And we’re known to throw a tablet down a marble staircase and or show a tablet burned in the field during a truck fire (that still works after) to prove the quality and performance we claim on paper. Will other manufacturers do the same? You should ask them.
3. What level of engineering has gone into achieving a rugged rating? You may need to do a little bit of digging on this one, as the devil is in the details here. For example, many devices claim to be sunlight readable or outdoor viewable. But you need to understand the exact technology used to make them that way. Using only anti-glare coatings is insufficient, just as brightening the backlight alone is insufficient. You can’t out-bright the sun, yet many manufacturers try to do just that – and only try to do that. On the flip side, true rugged manufacturers such as Zebra will use a complex display assembly so that reflections are minimized and users enjoy optimal viewing conditions both day and night. (Dimmable displays are just as important to the safety of military and public safety missions at night as bright graphics are to those inspecting and repairing pipelines and utility poles during the day.) Other engineering-related questions to ask:
- Is the tablet or laptop still waterproof when the I/O ports are open? (Zebra offers some tablet models that are still IP-rated when cables are connected to the I/O ports.)
- Does the device have an internal magnesium chassis frame, and does it come with spring-loaded pogo-style connector pins?
- Every wireless device today uses MIMO antenna technology. But just like the UL listing example above, having MIMO isn’t the same as optimizing MIMO. How were the internal antennas designed, where are they located and, most important, will the tablet stay connected in fringe reception areas?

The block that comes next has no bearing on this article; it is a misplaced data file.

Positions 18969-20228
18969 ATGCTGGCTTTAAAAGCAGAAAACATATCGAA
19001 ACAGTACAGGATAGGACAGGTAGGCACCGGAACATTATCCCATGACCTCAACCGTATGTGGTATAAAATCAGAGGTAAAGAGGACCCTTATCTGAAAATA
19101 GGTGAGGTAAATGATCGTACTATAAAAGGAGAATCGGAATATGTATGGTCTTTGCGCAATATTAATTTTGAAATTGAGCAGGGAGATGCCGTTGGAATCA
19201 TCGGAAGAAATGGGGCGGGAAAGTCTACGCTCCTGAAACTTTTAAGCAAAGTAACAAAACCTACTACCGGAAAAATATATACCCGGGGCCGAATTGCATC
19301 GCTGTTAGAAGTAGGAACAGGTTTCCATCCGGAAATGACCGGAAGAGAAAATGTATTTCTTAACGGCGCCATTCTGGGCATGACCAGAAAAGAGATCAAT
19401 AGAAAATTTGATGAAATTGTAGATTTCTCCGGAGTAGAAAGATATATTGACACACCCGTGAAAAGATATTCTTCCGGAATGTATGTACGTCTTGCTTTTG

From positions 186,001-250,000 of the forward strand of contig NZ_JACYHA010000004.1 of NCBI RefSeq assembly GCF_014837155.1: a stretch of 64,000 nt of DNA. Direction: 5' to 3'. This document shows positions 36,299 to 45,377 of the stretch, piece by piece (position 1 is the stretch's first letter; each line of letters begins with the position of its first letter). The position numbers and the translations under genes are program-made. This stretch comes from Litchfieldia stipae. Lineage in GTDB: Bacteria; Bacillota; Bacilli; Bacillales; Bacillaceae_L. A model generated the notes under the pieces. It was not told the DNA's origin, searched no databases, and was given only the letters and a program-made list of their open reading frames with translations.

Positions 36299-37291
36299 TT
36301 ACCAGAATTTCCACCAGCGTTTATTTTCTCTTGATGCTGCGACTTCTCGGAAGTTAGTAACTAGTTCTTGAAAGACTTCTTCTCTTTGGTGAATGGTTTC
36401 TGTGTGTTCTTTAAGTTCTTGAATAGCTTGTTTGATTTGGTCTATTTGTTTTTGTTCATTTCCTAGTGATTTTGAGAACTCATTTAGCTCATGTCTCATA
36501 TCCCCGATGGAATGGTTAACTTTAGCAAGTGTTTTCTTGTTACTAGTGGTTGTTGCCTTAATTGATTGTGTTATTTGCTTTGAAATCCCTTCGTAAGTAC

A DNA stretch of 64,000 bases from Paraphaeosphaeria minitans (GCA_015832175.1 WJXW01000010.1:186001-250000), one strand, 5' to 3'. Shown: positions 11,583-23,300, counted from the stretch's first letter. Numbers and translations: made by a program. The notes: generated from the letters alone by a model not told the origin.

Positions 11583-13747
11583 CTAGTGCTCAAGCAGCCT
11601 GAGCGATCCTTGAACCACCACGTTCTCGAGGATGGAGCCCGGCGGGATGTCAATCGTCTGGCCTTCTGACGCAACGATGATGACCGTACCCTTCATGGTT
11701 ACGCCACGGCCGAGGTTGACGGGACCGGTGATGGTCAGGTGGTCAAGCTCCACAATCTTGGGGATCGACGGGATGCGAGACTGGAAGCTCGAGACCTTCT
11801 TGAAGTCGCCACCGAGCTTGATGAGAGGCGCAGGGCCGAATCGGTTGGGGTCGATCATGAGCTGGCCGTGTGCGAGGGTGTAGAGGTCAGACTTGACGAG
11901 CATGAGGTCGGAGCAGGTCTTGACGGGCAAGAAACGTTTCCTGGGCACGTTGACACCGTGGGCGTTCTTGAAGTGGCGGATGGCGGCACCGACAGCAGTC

- Did the manufacturer build in heat pipes and thermal fans that enable processors to run at full speed at high ambient temperatures? Or did they opt to bypass that extra engineering step, instead choosing to either integrate a slower processor that doesn’t generate as much heat or simply shut down the device to “protect it” when it gets too hot? The list could go on and on, but you get the point.
4. How long is the device expected to last, according to the manufacturer? This isn’t about length of warranty. This is about length of time that the device will be supported by the manufacturer and supported by the same interface to docks, scanners and other accessories. How long does the manufacturer plan to offer the same chassis, upon which your entire installed mobility solution and workflow scalability depend? And how long does the manufacturer design its rugged computers to last – a minimum of 3, 5 or 7 years? For example, Zebra’s rugged tablets and 2-in-1 laptops are built to last 3-5 years on average, even though many customers are still using their mobile computers seven, eight, even nine years later from when they were first deployed.
5. What is the sticker price? And, what is the TCO? Truly rugged tablets are designed to survive and thrive for many years. Lots of extra engineering, materials and manufacturing processes are employed. As a result, some of the costs will be front-loaded. A well-made rugged tablet will dependably do the job you need it to do, reducing and oftentimes preventing organizational costs incurred by other less expensive device options. In fact, when it comes to mobile devices, price is often a tell-tale sign of rugged purity. A “rugged” tablet that is far less expensive than its competition is most likely far less rugged – so you’re going to immediately sacrifice on quality and performance while incurring ongoing much higher costs over the (short) life of the product. These ongoing costs make up the bulk of the Total Cost of Ownership (TCO). As you price a truly rugged platform that you can rely on long-term (i.e. 3-5 years), realize that the purchase price alone of any mobile computing device can be deceiving. Even if you’re doing an apples-to-apples comparison of two fully rugged-to-the-core tablet, laptop or handheld computers that are comparable both inside and outside on paper, the true and total cost of that device – and your entire mobile solution – is actually determined by many factors.